The public backlash against the proposed Trans Pacific Partnership (TPP) and the TransAtlantic Trade and Investment Partnership (TTIP) played an important role in the election of Donald Trump to the US presidency. Both proposed agreements are now presumed dead. Blocking these agreements could be a first step toward rewriting the rules of international commerce to support global cooperation among nations in strengthening national self-reliance and ownership consistent with the needs and values of an Ecological Civilization.

From Mutual Destruction to Mutual Benefit

The extreme dysfunction of the economic system the world must now move beyond is starkly demonstrated by how the China-US relationship unfolded as China embraced capitalism and the Western neoliberal economic model. The Chinese government took food from Chinese farmers in the countryside to feed low-paid factory workers in the cities. US capitalists jumped on the opportunity to have their goods produced by low paid Chinese labor, and moved production from the United States to China to produce goods for export back to the United States and other wealthy countries. This grew corporate profits as it eliminated once secure, well-paid US jobs and drove growing inequality in both China—by raising the top—and in the United States—by lowering the bottom and wiping out much of the US middle class.

As China imported US jobs, it also imported the pollution that went with them. US air quality improved as the air in China’s cities became life-threatening. To meet the resource demands of the products it exported, China colonized the resources of other countries—following in the footsteps of imperialist colonizers through the ages—including the United States—spreading increased global environmental burdens, inequality, and social instability throughout the world.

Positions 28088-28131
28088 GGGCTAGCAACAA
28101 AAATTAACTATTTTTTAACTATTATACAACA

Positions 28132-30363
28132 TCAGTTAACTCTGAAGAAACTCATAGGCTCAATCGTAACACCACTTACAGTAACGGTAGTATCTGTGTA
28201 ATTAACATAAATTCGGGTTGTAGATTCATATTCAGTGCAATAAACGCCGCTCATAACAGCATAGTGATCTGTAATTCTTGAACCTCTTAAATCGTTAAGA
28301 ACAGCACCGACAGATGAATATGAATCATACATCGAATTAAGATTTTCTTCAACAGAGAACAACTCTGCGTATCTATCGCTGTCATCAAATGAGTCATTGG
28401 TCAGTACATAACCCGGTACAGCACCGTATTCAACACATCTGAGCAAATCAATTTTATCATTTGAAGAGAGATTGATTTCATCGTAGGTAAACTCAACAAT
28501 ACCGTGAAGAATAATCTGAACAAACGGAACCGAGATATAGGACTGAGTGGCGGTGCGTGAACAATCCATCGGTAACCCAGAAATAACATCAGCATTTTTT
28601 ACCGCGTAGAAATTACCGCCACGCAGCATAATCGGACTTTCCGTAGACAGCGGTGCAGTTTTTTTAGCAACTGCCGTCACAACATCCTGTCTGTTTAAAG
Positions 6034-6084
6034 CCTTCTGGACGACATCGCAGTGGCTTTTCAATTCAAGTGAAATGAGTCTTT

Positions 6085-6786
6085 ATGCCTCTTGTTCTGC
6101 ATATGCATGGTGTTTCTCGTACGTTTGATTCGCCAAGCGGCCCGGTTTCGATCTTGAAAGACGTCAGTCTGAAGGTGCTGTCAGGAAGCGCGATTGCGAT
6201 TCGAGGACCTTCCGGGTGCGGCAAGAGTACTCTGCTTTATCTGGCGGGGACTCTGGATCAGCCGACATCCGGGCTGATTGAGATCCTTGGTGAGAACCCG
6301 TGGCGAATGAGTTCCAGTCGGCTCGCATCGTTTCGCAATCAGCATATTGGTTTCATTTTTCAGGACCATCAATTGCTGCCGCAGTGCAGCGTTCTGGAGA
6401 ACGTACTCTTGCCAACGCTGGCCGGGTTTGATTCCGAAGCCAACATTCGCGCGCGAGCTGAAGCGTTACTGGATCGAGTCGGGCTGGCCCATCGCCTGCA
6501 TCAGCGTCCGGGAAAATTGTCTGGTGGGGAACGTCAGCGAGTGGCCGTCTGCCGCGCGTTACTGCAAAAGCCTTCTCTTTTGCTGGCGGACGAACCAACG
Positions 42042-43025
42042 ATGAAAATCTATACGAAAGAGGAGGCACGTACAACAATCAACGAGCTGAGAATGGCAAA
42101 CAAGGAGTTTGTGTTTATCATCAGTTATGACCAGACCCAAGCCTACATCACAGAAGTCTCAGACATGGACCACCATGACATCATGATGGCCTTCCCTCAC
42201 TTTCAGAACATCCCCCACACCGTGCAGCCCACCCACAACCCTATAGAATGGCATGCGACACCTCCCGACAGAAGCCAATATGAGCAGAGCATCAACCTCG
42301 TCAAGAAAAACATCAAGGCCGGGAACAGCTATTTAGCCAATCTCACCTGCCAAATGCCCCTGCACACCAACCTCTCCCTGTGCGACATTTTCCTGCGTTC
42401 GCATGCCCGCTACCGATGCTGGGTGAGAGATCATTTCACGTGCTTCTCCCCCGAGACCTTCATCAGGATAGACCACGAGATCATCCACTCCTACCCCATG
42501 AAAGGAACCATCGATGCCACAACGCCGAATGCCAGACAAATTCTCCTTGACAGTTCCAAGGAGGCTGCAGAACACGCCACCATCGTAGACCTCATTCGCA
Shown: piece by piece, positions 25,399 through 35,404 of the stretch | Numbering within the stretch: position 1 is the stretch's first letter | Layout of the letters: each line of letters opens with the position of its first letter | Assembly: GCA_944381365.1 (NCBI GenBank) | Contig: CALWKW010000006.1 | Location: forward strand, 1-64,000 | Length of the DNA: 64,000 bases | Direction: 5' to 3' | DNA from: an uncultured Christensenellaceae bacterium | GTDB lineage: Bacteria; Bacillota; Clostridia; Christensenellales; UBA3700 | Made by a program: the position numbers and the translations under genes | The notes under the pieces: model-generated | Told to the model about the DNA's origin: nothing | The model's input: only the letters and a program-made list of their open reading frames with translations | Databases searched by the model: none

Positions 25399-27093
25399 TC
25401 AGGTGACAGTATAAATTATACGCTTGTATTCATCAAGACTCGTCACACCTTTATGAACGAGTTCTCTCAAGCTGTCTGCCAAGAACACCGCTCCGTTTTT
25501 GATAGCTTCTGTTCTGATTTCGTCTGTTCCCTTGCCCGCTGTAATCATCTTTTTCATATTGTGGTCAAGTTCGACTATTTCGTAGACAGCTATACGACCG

In the United States, we paid China for our imports with debt that we repaid in part by selling off our assets to wealthy Chinese. This in turn contributes to the skyrocketing price of housing in major US cities and fuels a global financial asset bubble that could collapse at any moment and bring down the entire global economy. The primary beneficiaries in both China and the United States have been the financial elites who reap the corporate profits generated at each step along the way.

Our two countries have a mutual interest in redefining this relationship. In the United States, we need to put our people to work meeting our needs with our own resources. China needs to do the same for its people so that its workers reap the rewards of their own labor. It makes no sense for Chinese people to work for a pittance generating life-threatening pollution and resource extraction to promote wasteful Western consumerism by producing goods for export that Chinese workers cannot themselves buy. If China and the United States could unwind this mutually destructive relationship and replace it with a relationship that works for people and the rest of nature in both countries, the resulting model could be a gift and inspiration for all the world.